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Scribal Profile
Current Manuscript:Cambridge, Fitzwilliam Museum, McClean 185
Sampled Folios:33r
Example Page:Display a full page showing this scribe's hand
Image Rights:Reproduction by permission of the Syndics of the Fitzwilliam Museum, Cambridge. All images on this website are reproduced with permission of the Libraries, Archives, and Owners of the manuscripts. Manuscript images that appear on this website remain in the copyright of the libraries where the manuscripts are held. Use of these images for any purpose other than private study without written permission of those libraries is prohibited by law.
Usage: hafe
'a' is double compartment with a straight right side.
Usage: appertment
Usage: A
the scribe has a single compartment upper case 'A' as well as the version in 4.
Usage: And
Usage: drauȝtes
'd' is looped with the loop appearing in various shapes. Here the upper loop is fairly round and the lower lobe is pointed at the left, perhaps because it is the initial letter of the word.
Usage: taryed
'd' in final position has no flourish on this folio.
Usage: Redde
the upper loops are thrown back beyond the position of the triangular lower lobes.
Usage: And
here the upper loop extends back over the previous graph.
Usage: god
most of the scribe's 'g's on this folio have two compartments of even size. In this example the top lobe is closed with a straight hairline stroke.
Usage: amonge
'g' appears here more as a figure 8. The horizontal stroke joining to the next graph extends at right angles from the centre of the upper lobe.
Usage: egal
Usage: God
upper case 'G' at the beginning of a line.
Usage: hath
the head-stroke of 'h' loops down from a point at the top and connects at various places at or through the shoulder and limb. The tail-stroke descends from the limb and loops back as here or curves anti-clockwise. The example here is the one most frequently used.
Usage: hafe
letter on the top line with more pronounced head-loop. The tail-stroke has a reverse curve.
Usage: that
the tailstroke is unusually tucked away beneath the body of the graph.
Usage: Chesse
the tailstroke loops round in a reverse curve which extends up to the following graph.
Usage: reporte
the initial 'r' in this word. Long 'r' is used more frequently than modern 'r in initial and final positions.
Usage: yere
modern 'r' in a medial position.
Usage: your
final 'r' with flourish. The fork of the graph begins at the lowest point of the graph.
Usage: Redde
upper case 'R' with a long arching approach stroke which begins well below the body of the graph.
Usage: she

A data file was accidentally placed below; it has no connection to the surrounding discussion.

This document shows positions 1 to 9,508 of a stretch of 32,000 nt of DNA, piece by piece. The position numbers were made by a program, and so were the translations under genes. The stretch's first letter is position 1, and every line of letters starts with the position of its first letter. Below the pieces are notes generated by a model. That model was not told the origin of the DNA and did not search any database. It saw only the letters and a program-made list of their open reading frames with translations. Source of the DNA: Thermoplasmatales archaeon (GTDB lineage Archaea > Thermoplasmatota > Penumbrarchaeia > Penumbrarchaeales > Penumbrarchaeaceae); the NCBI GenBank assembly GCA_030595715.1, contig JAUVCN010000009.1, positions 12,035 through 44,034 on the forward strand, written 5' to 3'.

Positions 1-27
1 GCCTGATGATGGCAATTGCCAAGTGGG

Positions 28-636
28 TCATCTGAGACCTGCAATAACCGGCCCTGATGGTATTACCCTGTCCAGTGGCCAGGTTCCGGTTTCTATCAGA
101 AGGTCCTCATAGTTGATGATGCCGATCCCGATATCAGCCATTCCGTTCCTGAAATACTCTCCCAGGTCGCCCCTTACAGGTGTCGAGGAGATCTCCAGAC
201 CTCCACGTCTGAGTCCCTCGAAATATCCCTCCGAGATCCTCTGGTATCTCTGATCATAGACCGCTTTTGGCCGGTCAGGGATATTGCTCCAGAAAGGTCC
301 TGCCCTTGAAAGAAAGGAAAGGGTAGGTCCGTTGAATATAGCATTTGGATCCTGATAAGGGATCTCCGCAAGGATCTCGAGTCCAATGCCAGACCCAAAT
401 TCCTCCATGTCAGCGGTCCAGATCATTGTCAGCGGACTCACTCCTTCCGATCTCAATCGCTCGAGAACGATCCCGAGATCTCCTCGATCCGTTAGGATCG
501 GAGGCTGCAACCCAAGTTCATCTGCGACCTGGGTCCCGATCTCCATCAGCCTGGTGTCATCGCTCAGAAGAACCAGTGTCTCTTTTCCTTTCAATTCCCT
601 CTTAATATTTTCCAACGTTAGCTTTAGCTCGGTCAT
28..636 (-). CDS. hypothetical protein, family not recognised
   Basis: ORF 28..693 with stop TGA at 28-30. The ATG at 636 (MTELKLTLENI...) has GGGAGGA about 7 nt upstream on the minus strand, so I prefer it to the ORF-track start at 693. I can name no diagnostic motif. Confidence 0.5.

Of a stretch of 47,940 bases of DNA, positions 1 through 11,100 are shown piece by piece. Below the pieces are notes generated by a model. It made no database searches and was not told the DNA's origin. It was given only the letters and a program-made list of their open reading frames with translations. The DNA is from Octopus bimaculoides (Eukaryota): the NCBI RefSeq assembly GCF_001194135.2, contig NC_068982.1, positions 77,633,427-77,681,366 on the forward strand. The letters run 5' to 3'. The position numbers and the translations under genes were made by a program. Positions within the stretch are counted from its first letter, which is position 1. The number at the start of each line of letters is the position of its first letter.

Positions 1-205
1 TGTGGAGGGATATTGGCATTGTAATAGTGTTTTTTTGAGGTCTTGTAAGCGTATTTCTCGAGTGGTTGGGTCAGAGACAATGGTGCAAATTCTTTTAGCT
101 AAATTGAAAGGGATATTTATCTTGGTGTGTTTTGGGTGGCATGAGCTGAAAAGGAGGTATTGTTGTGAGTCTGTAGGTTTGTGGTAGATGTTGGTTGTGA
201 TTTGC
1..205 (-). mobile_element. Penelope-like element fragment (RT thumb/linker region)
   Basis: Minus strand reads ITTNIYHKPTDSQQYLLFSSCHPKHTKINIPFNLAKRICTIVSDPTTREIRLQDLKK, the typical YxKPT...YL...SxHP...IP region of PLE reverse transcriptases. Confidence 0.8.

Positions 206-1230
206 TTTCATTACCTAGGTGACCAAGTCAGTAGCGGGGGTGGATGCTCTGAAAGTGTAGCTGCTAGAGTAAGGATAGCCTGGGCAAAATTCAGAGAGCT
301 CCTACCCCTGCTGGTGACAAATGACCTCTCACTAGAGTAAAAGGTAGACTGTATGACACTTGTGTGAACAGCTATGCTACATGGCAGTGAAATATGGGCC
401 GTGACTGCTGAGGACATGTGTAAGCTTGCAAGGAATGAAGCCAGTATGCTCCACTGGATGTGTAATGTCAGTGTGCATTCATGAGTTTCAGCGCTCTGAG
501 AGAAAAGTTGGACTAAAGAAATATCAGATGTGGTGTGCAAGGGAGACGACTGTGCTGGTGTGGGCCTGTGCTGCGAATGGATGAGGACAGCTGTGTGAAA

sigma 's' is used in both initial and final positions.
Usage: Cessolis
a single example on this folio of a kidney-shaped 's' in final position.
Usage: moralised
long 's' is used in medial positions.
Usage: She
upper case 'S' at the beginning of a line.
Usage: which
the central limb of the 'w' graph always rises above the left and right sides of the graph. It then describes an arc of varying size which usually ends beyond the 'B'-shaped element which forms the right side of the graph.
Usage: knowe
a 'w' within a word showing the approach stroke which continues from the previous graph and forms a looped and rounded left limb.
Usage: awhile
Usage: folow
Usage: taryed
typically the left arm of 'y' is a short angled stroke which is crossed by the sweeping curve of the tailstroke. A small protuberance extends beneath the tailstroke where the two strokes cross.
Usage: Nay
Usage: many
the tailstroke curves up and over the graph itself.
Usage: ywys
again the tailstrokes of both 'y' graphs in this example extend up to join the following graph.
Thorn and Yogh
Usage: þat
on this folio, thorn is used for the definite article and for demonstrative adjectives.
Usage: þe
this example of thorn has a shorter stem and larger lobe than in the previous example. Superscript letters are set directly above the thorn graph.
Usage: myȝt
the tail of yogh extends down and curves anti-clockwise. The stroke joining the yogh on the left is the tail of the previous 'y' graph.
Usage: drauȝtes
m and n
Usage: made
lower case 'm' and 'n' in initial position frequently, but not always, have a curving approach stroke which curves up from beneath the graph to form the first minim of the graph.
Usage: moralised
Usage: mene
not every 'm' and 'n' graph begins as in versions one and two.
Usage: noblesse
an example of 'n' with the same curved approach stroke.
Upper Case Letters
Usage: O
Usage: Nay
Usage: I
Usage: Of
Centre for Medieval Studies, University of York, King's Manor, York YO1 7EP